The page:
DORV is always accompanied by a hole in the heart wall that separates right and left ventricles called an atrioventricular canal defect.
The hole allows oxygenated blood to mix with unoxygenated blood between the chambers – resulting in not enough oxygen circulated throughout the body.
Everly also had pulmonary stenosis, a narrowed valve that limits heart’s ability to pump blood to the lungs to be oxygenated.
The hypoplastic left heart syndrome meant the left side of her heart was substantially underdeveloped.
The combination of complicated defects meant Everly had a very slim chance of survival, but Markie and Andrew tried to stay positive as they prepared for what promised to be a long road ahead.
Markie is pictured right before giving birth (left) and during the c-section (right)
Right after baby Everly was delivered on November 6 the doctors brought her into treatment
Andrew is pictured meeting his newborn daughter for the first time shortly after she was born
On November 6, 2017, Everly was born by caesarean section and doctors immediately hooked her up to a machine that would trick her body into thinking it was still inside of her mother’s womb.
Two hours later, Markie finally got to hold her baby girl.
‘They handed her to me and that was the first time I held her and got to know her, she said. ‘I probably kissed her a million times. I just told her to be strong and that she’d get through this.’
Three days later Everly underwent her first open-heart surgery where doctors put in a BT shunt to help balance the blood flow between her heart and lungs.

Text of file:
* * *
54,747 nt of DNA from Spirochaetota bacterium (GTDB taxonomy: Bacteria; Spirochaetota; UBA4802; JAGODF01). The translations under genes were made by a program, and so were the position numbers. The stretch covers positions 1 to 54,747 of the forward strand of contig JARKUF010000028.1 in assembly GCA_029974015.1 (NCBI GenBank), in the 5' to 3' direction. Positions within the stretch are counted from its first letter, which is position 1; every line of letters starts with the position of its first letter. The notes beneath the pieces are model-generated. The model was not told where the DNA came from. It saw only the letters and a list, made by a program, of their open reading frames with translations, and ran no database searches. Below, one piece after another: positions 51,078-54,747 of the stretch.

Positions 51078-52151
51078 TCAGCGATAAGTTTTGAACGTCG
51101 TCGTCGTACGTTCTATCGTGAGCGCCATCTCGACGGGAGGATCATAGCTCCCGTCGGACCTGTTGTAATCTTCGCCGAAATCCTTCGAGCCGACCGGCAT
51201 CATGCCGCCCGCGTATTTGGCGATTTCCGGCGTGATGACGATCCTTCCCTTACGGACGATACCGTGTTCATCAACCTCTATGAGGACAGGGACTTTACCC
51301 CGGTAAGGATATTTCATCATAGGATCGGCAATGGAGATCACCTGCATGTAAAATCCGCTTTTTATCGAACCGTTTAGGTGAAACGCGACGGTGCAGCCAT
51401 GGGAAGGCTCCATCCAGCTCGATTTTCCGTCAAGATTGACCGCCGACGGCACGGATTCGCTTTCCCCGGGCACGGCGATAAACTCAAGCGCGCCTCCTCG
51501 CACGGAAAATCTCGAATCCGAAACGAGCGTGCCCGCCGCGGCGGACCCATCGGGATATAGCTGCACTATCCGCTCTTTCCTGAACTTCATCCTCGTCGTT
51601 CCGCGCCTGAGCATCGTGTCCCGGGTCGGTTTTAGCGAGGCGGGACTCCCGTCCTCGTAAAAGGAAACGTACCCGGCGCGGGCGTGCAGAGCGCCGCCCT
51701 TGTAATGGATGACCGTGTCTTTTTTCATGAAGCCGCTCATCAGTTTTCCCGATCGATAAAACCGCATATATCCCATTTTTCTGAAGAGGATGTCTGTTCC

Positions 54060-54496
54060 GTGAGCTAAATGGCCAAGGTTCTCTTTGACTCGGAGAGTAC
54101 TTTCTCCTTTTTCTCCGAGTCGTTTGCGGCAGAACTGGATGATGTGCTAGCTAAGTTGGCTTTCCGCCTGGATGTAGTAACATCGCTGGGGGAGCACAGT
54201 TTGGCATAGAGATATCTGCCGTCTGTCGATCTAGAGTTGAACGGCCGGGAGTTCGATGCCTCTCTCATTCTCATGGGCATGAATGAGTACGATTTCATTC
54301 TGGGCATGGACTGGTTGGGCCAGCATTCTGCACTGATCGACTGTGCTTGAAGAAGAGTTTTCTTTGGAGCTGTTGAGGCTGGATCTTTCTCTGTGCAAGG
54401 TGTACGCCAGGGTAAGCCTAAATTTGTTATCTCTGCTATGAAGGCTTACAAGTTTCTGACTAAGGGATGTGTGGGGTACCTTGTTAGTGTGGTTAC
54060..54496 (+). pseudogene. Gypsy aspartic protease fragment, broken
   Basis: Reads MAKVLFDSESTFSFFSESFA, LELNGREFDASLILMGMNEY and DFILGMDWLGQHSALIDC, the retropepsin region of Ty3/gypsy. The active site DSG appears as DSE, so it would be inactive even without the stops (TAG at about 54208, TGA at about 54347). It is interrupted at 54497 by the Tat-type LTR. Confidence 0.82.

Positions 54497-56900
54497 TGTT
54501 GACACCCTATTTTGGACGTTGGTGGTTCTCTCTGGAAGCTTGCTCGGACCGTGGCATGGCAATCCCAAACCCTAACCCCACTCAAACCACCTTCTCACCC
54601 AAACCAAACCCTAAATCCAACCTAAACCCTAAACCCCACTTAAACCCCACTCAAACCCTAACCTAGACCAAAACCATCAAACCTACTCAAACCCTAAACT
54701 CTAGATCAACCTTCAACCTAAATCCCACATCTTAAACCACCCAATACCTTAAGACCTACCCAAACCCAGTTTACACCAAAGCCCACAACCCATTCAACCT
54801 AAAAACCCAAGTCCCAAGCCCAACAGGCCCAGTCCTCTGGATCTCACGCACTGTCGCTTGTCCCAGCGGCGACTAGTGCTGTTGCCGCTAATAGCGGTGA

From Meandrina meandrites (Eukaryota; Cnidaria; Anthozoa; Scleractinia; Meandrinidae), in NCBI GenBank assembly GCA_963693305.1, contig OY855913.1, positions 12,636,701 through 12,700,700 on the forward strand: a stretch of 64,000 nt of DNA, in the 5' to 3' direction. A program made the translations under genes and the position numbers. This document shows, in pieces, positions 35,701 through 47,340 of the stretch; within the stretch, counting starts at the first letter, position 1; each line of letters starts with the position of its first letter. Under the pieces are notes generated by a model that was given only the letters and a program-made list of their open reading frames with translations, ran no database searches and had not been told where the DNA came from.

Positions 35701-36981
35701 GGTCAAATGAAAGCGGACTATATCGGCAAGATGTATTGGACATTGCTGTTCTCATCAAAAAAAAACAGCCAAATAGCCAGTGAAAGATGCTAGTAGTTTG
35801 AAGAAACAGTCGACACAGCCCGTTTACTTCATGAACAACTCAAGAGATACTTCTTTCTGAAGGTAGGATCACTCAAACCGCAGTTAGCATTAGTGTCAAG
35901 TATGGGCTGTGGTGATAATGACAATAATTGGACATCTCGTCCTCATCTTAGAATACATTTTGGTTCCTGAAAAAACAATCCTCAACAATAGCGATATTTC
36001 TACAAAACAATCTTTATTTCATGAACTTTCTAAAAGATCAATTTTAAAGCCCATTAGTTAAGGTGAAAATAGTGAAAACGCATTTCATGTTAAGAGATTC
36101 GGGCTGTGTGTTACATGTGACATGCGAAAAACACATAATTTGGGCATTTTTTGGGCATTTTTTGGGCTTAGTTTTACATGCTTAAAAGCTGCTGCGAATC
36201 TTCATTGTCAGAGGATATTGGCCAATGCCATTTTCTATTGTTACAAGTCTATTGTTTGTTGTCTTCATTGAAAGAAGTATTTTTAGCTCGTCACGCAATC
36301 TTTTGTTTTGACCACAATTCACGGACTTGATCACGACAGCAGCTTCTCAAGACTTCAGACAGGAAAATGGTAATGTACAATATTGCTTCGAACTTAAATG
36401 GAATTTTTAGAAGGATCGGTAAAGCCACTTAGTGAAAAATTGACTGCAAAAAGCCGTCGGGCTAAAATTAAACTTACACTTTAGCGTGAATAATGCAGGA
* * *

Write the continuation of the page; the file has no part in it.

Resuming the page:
After a week and a half she had another surgery to further improve the blood flow.
Within a few days her condition had improved enough that she could be moved to the cardiac recovery unit, and the proud parents began telling their family and friends that their little girl was on her way to being ready to come home.
For the first few days Everly was kept in an apparatus that mimicked the environment of her mother’s womb
Then on December 9 Markie and Andrew got a call from the hospital that Everly’s heart had stopped abruptly.
Right as Markie walked up to her baby’s hospital room she saw the lead surgeon throw up his hands and say: ‘That’s it. There’s nothing we can do.’
‘Immediately after the surgeon called time of death, a sea of 40 plus eyeballs shot straight at me,’ Markie wrote.
‘They all knew I had seen the exact thing no mother should ever have to see. Not only did I witness my daughter’s death, but I witnessed an entire room of medical professionals, as their hearts broke.’
Markie and Andrew held their lifeless daughter for several minutes as they said goodbye.
‘I could feel that her spirit was not in her body anymore. She wasn’t there. I am sure some moms could spend hours and hours with their child’s body, but I couldn’t. It just wasn’t her anymore,’ Markie wrote.
Everly was buried a few days later in a tiny coffin.
Three months later Markie has made it her mission to raise awareness for babies with congenital heart defects so that no mother has to go through was she did.
‘We need to find a cure for these babies, to give them a chance at life. We need to find a cure so that no other parent has to feel the pain that I do,’ she wrote.
Everly’s heart stopped on December 9, and she was buried a few days later. Andrew is pictured holding the casket
The parents smile at their son Urban at Everly’s burial in Lehi, Utah